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Vision of Ezekiel inspired author’s latest novel

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A fresco of Ezekiel by artist Michelangelo in the Sistine Chapel. Photo: Wikimedia Commons/Public Domain
A fresco of Ezekiel by artist Michelangelo in the Sistine Chapel. Photo: Wikimedia Commons/Public Domain

The latest novel by Catholic Canadian author and artist Michael O’Brien, By the Rivers of Babylon, imagines the life of the biblical prophet Ezekiel from the age of 12 up to when he received his first major vision at around 30.

It’s his second work of historical fiction, covering the destruction of Jerusalem and its first Temple as well as life in the Babylonian exile, reaching back six centuries before the birth of Christ.

Engagingly told, several scenes are profoundly moving and reveal its author as a person of prayer and faith. Mr O’Brien, 75, has previously spoken of receiving extraordinary creative inspiration from God.

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He says the novel is about “keeping hope and the promises of restoration alive in our hearts during times of extreme darkness and confusion.”

Why did you choose to write about Ezekiel?

I have always felt a strong natural love for the dramatic lives of the prophets Elijah and Daniel, but I knew next to nothing about Ezekiel.

Then came a night some years ago when I had one of the most powerful dreams of my life, in which the prophet Ezekiel appeared and I was singing to him with my whole heart and soul, calling him “my father.” I awoke, still singing, totally astonished, completely perplexed by the dream.

Shortly after, I heard an inner voice while praying before the exposed Blessed Sacrament in adoration. The words were, “Ezekiel 9.” I had no idea what this meant, or what was in that chapter. At first I shrugged it off as probably a distraction.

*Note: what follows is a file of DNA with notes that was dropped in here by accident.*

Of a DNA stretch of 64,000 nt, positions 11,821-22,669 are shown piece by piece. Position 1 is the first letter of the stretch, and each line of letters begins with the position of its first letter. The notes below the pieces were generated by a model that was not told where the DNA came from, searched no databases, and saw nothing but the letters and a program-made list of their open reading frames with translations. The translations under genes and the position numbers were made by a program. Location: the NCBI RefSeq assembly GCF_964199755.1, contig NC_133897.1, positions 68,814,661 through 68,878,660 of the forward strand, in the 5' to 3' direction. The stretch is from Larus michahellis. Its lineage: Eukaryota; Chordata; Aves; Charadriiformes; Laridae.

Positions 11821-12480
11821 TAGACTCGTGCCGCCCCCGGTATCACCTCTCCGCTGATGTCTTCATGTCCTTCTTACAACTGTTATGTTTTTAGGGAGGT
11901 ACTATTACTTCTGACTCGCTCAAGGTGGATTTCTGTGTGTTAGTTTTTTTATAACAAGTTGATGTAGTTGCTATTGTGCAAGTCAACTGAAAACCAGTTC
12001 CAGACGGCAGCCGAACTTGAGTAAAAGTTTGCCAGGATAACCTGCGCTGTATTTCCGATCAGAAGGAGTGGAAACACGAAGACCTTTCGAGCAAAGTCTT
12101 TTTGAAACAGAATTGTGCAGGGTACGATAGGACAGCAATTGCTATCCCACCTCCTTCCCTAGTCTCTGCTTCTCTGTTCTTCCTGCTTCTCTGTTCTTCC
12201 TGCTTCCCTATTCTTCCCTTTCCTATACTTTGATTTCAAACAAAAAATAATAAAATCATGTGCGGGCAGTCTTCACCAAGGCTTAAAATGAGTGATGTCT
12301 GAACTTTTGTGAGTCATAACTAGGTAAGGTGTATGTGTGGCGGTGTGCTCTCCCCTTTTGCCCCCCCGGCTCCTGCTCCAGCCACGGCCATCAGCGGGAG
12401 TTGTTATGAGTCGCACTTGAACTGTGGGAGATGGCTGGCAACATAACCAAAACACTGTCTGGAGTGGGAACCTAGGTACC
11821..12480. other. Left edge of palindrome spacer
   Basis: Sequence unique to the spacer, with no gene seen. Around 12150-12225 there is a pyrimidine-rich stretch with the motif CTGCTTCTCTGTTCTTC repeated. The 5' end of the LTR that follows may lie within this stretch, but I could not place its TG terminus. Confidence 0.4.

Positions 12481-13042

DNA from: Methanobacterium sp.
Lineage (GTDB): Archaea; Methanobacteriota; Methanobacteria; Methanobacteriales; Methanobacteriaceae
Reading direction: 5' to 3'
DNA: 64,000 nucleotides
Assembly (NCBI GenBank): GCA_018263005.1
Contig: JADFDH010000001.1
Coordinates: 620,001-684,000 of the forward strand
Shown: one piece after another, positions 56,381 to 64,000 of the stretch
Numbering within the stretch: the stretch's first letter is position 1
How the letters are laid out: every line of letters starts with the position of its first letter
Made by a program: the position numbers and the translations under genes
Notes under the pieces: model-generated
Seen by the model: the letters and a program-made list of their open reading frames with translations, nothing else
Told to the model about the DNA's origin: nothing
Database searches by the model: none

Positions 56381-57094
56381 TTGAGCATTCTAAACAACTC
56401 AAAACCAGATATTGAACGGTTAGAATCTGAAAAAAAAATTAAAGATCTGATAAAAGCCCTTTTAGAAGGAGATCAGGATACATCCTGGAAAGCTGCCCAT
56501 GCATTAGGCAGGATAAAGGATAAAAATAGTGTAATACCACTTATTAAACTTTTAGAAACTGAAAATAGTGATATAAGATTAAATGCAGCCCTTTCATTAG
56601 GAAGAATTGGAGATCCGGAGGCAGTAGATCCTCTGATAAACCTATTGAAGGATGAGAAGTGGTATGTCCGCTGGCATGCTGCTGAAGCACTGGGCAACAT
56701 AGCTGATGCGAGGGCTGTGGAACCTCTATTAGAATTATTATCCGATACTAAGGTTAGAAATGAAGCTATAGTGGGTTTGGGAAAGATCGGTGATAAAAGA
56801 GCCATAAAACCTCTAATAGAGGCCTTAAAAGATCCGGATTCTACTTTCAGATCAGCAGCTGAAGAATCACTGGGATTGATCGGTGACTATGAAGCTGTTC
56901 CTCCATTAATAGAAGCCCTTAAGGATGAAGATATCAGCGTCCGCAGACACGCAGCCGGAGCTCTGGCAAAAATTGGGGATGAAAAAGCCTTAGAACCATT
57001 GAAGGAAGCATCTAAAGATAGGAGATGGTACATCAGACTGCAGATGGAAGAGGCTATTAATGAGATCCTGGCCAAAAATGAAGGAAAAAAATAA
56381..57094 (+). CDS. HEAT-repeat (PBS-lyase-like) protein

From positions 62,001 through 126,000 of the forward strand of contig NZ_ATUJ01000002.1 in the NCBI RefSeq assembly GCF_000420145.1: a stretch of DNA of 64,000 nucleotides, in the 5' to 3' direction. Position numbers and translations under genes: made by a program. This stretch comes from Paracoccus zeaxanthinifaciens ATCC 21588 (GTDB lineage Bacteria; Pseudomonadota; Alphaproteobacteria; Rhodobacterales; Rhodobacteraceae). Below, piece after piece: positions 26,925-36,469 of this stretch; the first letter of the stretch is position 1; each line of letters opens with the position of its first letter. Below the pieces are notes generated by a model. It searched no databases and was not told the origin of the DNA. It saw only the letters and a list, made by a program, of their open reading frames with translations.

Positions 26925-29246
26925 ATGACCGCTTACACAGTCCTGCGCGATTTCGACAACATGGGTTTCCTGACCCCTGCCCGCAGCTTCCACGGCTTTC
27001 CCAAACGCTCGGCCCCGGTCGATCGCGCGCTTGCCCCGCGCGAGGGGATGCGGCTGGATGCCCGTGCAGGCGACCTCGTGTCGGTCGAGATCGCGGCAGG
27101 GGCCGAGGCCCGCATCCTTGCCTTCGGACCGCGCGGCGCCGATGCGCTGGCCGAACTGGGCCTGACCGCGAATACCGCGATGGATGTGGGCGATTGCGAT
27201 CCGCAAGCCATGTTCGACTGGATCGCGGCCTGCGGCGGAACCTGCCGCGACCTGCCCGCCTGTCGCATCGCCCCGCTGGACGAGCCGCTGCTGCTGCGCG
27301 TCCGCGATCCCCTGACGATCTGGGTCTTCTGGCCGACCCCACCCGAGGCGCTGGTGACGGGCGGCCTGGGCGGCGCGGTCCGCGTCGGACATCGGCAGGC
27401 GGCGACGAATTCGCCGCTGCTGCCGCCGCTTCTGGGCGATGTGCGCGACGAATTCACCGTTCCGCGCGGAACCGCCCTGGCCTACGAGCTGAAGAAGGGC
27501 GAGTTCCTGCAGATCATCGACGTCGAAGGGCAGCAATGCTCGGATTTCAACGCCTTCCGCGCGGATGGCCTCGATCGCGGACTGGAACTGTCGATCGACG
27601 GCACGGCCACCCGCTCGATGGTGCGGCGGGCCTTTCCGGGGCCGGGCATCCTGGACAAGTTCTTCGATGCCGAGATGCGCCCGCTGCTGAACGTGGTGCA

Then during the weeks and months that followed, they came again and again with a gentle insistence, always when I was praying.

By the Rivers of Babylon by Michael O’Brien. Ignatius Press (2022). 391 pages.
By the Rivers of Babylon by Michael O’Brien. Ignatius Press (2022). 391 pages.

I finally opened to the chapter and discovered that it refers to the Lord sending an angel to mark a sign on the foreheads of all those who grieve over the corruption of Israel [this becomes an important dream event at the beginning of the book].

The story is deeply grounded in the scriptures and richly detailed. How did you research for it?

There was an entire world to discover. My research was a plunge into a very rich body of materials that I had not known about until I began.

Over two years, I carefully read several biblical sources and later commentators, including the Church Fathers, St Gregory the Great, Eusebius, Josephus the Jewish historian, and numerous others.

And, of course, a careful reading of the scriptural books of Kings and Chronicles, Isaiah, Jeremiah, and Baruch.

Do you hope it will draw people to the scriptures?

It’s my hope that readers will be moved to read the Book of Ezekiel in a prayerful, thoughtful manner, not merely as a long-past drama but most importantly as a grace given to us that never loses its power and pertinence to our own lives.

Did you struggle to describe the indescribable, such as experiences of contemplation or the gift of tears?

It wasn’t a struggle for me, as over my lifetime I’ve experienced many consolations and inspirations. They are real and they are totally a gift from above, not generated by emotions or imagination.

Such consolations from God have nothing to do with one’s personal sanctity, or lack thereof, but are given for strengthening a soul for a specific task or mission. There is always a sensitive reverence needed when discussing or writing about the things of God.

But in writing about the extraordinary, sometimes shocking and beautiful visions of Ezekiel, I relied on his own accounts, and tried to intuit the period of his life before his great visions began.

For me, writing is always a “co-creative” process, grace working with my natural talents—as long as I am faithful to praying for light in the creation of the work.

By the Rivers of Babylon by Michael O’Brien. Ignatius Press (2022). 391 pages.

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